She tried a bit harder to remember his name but gave up quickly. She did remember hearing about how his mother had been caught with another man. When she had asked her own mom why that meant their family was no longer welcome at church, she couldn’t remember receiving a straight forward answer. Up until now, she was under the influence of the idea that people who made decisions like that didn’t belong in their church. However, being eye to eye with this boy now made her heart ache and she wished that they had been given the chance to be more than strangers. She realized that the last day she saw him in church was sad for more than one reason.

In her prayer, she thanked God the hateful conversation about the parking ticket before church was not the last she had had with her parents. They had scolded her for not parking where she was supposed to and she had responded with the same animosity that all people her age display when they know their parents are right. Since that day in church, when she couldn’t stop her tears, her relationship with her parents had gotten better. However, she still found herself tempted to park on the hill every morning before school, especially on cold winter days when she didn’t want to make the walk from the student lot.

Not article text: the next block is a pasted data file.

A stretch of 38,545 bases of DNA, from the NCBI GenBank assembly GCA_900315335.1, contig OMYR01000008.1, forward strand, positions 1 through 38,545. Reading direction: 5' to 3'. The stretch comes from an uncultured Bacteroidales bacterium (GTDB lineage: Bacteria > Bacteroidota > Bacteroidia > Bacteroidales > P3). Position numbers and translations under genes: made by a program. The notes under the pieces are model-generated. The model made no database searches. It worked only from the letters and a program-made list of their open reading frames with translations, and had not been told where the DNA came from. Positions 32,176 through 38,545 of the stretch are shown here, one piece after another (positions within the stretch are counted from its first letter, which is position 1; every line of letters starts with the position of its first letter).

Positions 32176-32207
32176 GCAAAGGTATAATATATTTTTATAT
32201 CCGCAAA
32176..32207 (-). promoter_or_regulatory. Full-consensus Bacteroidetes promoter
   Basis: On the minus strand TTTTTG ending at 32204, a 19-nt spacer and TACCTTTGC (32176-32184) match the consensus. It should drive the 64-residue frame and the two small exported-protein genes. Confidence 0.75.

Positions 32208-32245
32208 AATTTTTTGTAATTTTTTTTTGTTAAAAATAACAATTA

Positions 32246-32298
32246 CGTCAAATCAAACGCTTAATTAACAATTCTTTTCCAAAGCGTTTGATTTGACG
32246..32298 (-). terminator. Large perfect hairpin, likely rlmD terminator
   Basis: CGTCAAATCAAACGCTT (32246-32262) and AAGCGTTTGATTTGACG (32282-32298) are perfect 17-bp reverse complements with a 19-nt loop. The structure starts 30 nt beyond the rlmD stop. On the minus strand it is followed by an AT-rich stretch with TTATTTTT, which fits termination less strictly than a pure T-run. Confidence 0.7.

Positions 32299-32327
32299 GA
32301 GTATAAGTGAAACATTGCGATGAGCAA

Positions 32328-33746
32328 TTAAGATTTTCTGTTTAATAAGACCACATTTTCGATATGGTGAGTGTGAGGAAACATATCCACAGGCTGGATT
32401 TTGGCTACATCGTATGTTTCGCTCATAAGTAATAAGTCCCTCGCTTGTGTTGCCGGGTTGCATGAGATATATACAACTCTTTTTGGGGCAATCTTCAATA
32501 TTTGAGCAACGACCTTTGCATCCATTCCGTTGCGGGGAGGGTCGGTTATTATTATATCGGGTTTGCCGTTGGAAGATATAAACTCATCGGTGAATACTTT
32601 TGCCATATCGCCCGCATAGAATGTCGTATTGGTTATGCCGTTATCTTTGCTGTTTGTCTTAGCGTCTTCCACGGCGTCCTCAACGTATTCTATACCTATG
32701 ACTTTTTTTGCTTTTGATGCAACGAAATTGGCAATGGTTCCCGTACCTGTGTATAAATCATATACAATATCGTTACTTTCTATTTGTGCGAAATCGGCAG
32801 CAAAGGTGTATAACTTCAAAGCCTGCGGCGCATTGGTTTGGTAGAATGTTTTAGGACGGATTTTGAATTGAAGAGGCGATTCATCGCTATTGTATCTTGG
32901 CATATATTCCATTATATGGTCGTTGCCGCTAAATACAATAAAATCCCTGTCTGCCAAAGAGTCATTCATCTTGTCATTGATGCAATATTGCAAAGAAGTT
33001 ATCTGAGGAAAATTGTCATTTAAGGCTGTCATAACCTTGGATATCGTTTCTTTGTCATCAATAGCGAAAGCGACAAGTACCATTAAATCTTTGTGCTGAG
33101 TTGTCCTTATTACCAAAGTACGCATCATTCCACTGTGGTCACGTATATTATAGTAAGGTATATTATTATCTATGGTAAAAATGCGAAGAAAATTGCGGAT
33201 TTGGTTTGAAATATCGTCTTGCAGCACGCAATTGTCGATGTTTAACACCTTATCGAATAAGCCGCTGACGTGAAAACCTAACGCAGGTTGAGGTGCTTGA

He remembered, after the last school shooting, wondering how many more there were going to be before someone did something about it. To him, it seemed simple. He had been afraid that it was going to be him or someone he loved that would have to die before something would be done. Or what if someone he loved did die and still nothing was done. To the world, it seems like just another senseless tragedy that will eventually become a sad memory, but for him, it would be the end of the world.

When she eventually did start crying, it wasn’t because she was helplessly wondering why this keeps happening. It wasn’t because she didn’t know why someone would kill children. It wasn’t even because she knew there was a possibility that the latched stall might be where she dies with this boy whose name continued to escape her. She started crying, because she couldn’t help but wonder if the gun being used to slaughter her classmates was obtained as easily as she had parked on the hill without paying.

He was scanning his brain for the numbers. Was it fifty in Las Vegas, or sixty? Twenty at Sandy Hook or more than that? Up until now, all he could remember were the numbers. They bled together like those shot dead all at once. He started crying when he thought about what number would be in bold next to his school’s name. The name he never thought would be in the newspapers for something like this.

Her hands, now knowing what to do with themselves, reached for his and together, they sobbed silently and held onto each other from across the toilet seat. The bathroom door was pushed open and in their heads, they finished their prayers.